Evaluation. Leadership needs a complete assessment of what is causing the challenges at hand. The hospital has to evaluate workflows so the system could be tailored to the department’s needs.
Eliminate. This is the most challenging portion of the process. First, leaders need to eliminate infighting which can lead to dysfunction and animosity between workgroups. Focus on internal dynamics. I suggest a team-building session involving critical leaders from all specialties and departments, not just doctors and nurses. It should also include everyone with access to the EHR, even personnel like chaplains and dieticians.
Second, eliminate process waste. Process wastes are ideas or tasks transferred from the old systems that staff still feel the need to complete. It can also include inefficiencies learned by the team when they are inadequately trained on the new system.
Engage. Engage the clinical team with the IT team. These two groups need to communicate the issues to be fixed based on priority while maintaining patient safety.
Make sure that all of the hospital staff are fully informed in simple language that ensures transparency. The less jargon, the better. Workers need to understand their role while also feeling valuable; this promotes cohesion within the organization and each team.
Entrust. Invest in what the team needs to make an implementation a success. If they need more expanded in-person support, supply it; if they need to come in out of their regular schedule to be trained on the system, budget the time. EHR systems are expensive, but if employees do not utilize them properly, the money has gone to waste.
Experience. Mistakes and failures will potentially occur; maximize learning from other organizations that have done implementations in the past or learn from the challenges that you have faced from your implementation. It is essential to learn from your mistakes and successes.
Failed EHR implementations are expensive, demoralizing, and intimidating. However, they can be corrected and often faster than what many believe.
One of the leading reasons for provider frustration is prior authorizations. The insurance companies initially created prior authorization (prior auth) to keep down the cost of care when a service fee was the primary payment method for payers. However, it has become a hindrance for providers and staff as they spend hours waiting for authorization to provide medical care.
In the past, hospital organizations needed approval (prior authorization) from an insurance company before a medical professional could prescribe medication or perform a procedure. This process can be very time-consuming, costly, and inefficient. As a result, many patients are denied multiple times the needed medical treatment and care.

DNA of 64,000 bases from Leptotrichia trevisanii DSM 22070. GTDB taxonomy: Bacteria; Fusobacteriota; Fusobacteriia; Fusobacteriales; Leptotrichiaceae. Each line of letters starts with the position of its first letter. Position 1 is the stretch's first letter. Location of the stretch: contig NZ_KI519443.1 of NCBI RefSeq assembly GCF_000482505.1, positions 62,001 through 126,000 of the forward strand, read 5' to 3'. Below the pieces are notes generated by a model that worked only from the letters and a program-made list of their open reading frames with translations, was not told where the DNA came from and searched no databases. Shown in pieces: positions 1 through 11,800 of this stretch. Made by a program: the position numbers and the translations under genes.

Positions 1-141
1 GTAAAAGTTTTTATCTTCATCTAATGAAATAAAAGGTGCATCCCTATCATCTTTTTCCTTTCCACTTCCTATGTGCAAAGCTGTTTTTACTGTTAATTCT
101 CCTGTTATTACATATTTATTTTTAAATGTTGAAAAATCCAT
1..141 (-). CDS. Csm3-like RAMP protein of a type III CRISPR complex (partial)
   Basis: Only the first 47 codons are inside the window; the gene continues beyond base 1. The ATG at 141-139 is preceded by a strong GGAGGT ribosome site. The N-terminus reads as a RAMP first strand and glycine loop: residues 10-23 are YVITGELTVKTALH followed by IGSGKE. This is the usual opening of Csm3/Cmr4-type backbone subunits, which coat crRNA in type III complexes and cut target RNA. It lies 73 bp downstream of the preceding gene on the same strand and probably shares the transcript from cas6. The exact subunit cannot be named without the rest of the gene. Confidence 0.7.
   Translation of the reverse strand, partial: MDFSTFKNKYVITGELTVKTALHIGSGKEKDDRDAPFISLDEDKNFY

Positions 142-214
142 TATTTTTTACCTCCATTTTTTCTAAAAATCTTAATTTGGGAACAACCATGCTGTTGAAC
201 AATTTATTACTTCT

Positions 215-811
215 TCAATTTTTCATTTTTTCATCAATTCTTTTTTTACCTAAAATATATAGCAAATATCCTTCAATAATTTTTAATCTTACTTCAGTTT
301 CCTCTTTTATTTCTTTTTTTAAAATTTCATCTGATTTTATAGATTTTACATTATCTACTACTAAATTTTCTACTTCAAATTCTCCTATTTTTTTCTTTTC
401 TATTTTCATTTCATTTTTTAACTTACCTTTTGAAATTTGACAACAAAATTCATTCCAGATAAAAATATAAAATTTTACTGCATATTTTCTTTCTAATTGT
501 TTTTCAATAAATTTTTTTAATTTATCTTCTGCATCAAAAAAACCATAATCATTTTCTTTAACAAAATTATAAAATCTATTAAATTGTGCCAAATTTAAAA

Another complaint is the lack of transparency from the payer regarding approving or denying the request. Physicians have found that the person supporting the authorization often does not have the necessary education or experience to decide what is best for the patient.
Reform of the current system is needed to increase provider satisfaction. If this occurred, there would be a dramatic reduction in red tape and lead to uniform measures for authorization to be shared between cooperating practitioners. Prior authorization reform ensures that routine procedures are pushed through faster, reducing medical care delays and improving clinical outcomes.
Reform ideas are beginning to move from a concept into state law. Texas Governor Greg Abbott allowed House Bill 3459 to go into law without his signature. Effective September 1, 2021. This bill has dissolved the dysfunctional prior-auth structure that has plagued healthcare for many years. In doing so, Texas has set an example for the nation to follow. I had the chance to speak with Lilly Timon; she is part of a grassroots organization that seeks to empower individuals to fight against the corporatization of healthcare and put patient care and safety ahead of profits. She galvanized and helped push the Texas bill through. She states that the legislation eliminates time-suck and improves the quality of care for patients.
The bill requires insurers to notify a physician or provider that they qualify for exemption from needing a prior authorization, which services the exemption applies to, and how long the exemption will last. The bill allows providers who have established 80% insurers approved prior-auth in a calendar year to be exempt from rigorous requirements for the following calendar year.
After the law goes into effect, Texas health insurance companies have to be compliant with providers. The dilemma is now that the legislation passed, what will be the impact of making such a change?
If insurance companies refuse to make the necessary changes to comply with the law, who will enforce compliance, and what will be the consequence of not following the law? There still needs to be healthcare advocates for the push for insurance to comply. Advocates for such reform still need to work diligently. Another avenue is for healthcare organizations to join forces and take legal actions to make insurance companies compliant with the law. Otherwise, insurance companies will continue driving up costs while adding little or no value.
The new Texas law may serve as an example to the rest of the nation on beginning health insurance reform. The process has been long, but if the outcome is a more streamlined process that does not increase costs, legislators may duplicate the law in other states.